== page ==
Classic amp distortion has seen a revival over the last couple of years. That creamy, slightly compressed tone is incredibly versatile and the pedals fits almost any amp and setup. The V-2 from Vick Audio promise to capture the tone and power of a large tube stack. Here’s my review.
As you might have guessed, or already read in other reviews, the V-2 is based on the Pete Cornish G2, which David Gilmour used extensively in 2005-06. The G2 is in turn similar to a Big Muff, with some of the sonic qualities of a RAT.
The Rat has always been one of my favourite pedals and a go-to unit for recording. The G2 utilised everything that was great about the RAT, gave it a bit more of everything and took it closer to the tone you get when plugging into the front end of a hot Marshall or similar. Big Muffs and moody fuzz pedals are great but there’s something about that timeless sound of a cranked tube amp that’s hard to beat.
The V-2 isn’t actually a G2 clone. In fact, Vick Audio decided to use silicon diodes instead of germanium transistors, which gives the pedal a unique tone of its own. The V-2 is really something different – in all positive ways! The V-2 is housed in a sparkling metallic T-Rex sized chassis, with controls for volume, tone and sustain. It features true bypass switching (buffer engaged when activated) and it runs on 9V Boss-style adapter (no battery).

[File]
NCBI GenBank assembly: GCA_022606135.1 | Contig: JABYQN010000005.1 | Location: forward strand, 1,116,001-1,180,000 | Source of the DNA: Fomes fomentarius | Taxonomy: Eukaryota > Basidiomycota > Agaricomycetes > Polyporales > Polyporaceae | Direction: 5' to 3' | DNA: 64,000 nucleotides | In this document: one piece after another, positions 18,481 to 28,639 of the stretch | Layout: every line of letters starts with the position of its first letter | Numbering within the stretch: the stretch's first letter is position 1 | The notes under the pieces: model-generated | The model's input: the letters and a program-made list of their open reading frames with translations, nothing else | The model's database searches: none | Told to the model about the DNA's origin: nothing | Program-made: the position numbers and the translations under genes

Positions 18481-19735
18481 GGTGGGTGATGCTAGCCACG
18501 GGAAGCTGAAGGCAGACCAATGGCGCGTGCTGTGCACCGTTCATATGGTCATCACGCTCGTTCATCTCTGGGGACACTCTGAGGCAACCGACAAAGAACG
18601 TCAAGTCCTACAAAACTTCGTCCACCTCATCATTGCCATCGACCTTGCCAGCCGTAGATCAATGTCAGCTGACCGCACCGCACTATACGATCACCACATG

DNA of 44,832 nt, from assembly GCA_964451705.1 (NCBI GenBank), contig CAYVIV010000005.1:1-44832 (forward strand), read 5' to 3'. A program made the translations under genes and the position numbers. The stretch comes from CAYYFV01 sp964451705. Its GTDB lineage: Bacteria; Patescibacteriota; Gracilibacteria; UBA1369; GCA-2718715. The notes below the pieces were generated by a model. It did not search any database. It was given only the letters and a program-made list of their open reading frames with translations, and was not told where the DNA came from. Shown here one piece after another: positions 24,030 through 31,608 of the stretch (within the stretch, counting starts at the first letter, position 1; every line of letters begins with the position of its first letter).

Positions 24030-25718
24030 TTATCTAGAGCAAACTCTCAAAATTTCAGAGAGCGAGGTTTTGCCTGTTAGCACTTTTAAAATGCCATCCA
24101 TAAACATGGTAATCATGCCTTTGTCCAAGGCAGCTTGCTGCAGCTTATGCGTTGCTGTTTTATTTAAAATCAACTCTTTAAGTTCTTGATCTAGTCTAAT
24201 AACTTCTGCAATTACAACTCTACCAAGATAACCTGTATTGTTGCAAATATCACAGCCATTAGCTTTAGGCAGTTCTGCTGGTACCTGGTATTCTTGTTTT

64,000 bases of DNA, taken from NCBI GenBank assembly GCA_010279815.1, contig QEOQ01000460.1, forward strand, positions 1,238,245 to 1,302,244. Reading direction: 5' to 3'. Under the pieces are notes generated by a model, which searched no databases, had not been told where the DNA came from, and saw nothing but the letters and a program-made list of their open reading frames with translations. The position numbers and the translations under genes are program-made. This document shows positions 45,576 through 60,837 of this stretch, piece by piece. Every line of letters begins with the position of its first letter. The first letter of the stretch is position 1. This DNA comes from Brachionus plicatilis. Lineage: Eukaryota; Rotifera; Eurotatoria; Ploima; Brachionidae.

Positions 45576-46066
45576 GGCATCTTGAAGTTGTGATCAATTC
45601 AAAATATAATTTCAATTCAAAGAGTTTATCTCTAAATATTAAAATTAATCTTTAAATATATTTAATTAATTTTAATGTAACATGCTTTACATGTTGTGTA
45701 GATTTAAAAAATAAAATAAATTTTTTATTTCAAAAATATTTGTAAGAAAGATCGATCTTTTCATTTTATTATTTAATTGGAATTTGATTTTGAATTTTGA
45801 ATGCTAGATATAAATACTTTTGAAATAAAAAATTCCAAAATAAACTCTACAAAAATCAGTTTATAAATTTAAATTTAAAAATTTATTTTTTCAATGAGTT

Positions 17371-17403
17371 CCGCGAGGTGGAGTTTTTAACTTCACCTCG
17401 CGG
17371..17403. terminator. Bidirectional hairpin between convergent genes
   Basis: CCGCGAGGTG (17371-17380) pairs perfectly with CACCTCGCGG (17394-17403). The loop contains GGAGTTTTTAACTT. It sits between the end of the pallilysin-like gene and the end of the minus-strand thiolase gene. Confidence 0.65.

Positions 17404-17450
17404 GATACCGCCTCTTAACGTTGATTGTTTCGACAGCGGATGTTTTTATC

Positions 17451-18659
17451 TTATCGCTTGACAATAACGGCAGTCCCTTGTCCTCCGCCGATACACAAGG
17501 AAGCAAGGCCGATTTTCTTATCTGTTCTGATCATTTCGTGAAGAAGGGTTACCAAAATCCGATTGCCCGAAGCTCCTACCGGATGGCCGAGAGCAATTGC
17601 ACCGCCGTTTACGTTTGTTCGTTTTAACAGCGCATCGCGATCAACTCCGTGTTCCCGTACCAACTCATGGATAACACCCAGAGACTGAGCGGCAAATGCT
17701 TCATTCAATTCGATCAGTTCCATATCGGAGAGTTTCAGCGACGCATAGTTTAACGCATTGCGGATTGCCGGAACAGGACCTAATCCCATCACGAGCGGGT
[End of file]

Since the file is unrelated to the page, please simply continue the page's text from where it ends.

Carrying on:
The first thing you notice is that this is indeed something different. It’s got much of the creamy saturation and sustain of the G2 but it’s much more open sounding, with more low end and a crispy top. In fact, it sounds like a mixture between an early 90s Sovtek and the G2. There’s definitely a amp-like character to it but also a lot of that raw and edgy Big Muff tone.
It says in the description of the pedal that it’s got plenty of headroom but unless they’re referring to the huge amount of distortion you can dial in, without getting any nasty overtones, it’s a bit misleading. There’s no clean tone anywhere. But, this is a distortion pedal and whether you got low output single coils or hot humbuckers, the V-2 will provide a full bodied tone no matter what.
With the volume dialled above unity gain, you get that smoothness and mild compression, similar to a hard driven tube amp. With the volume backed down a hair and the gain almost full up, you get some wonderful harmonics similar to a Big Muff and silicon fuzz.
The tone control responds very well, with a wide sweep, from dark rhythm tones to crispy fuzz. Unlike the G2, which can sound pretty fizzy and thin, with the tone set high, the V-2 stays warm and musical. The gain stage also seems to be more linear, maintaining much of the tone at extreme settings.
Another huge plus is the low noise level. Even at high volume and gain settings, the V-2 stays impressively quiet and focused.
You can’t really compare this to a G2, or even the many clones like the Buffalo FX Evolution and Toptone DG2. As already mentioned, it’s more like a Big Muff but with that amp-like quality to it. Whereas most distortions tend to lose much of their character on typical bedroom setups and low volume, the V-2 can handle pretty much anything, making a excellent alternative for many other high gain pedals out there. I also found it very easy to record, with that slight mids boost and fat lows helping out.
The V-2 is a cool sounding distortion, with some unique qualities that I haven’t heard in any other pedal. Highly recommended if you’re looking for that classic British tube amp tone, with a twist! Check out vickaudio.com for more details.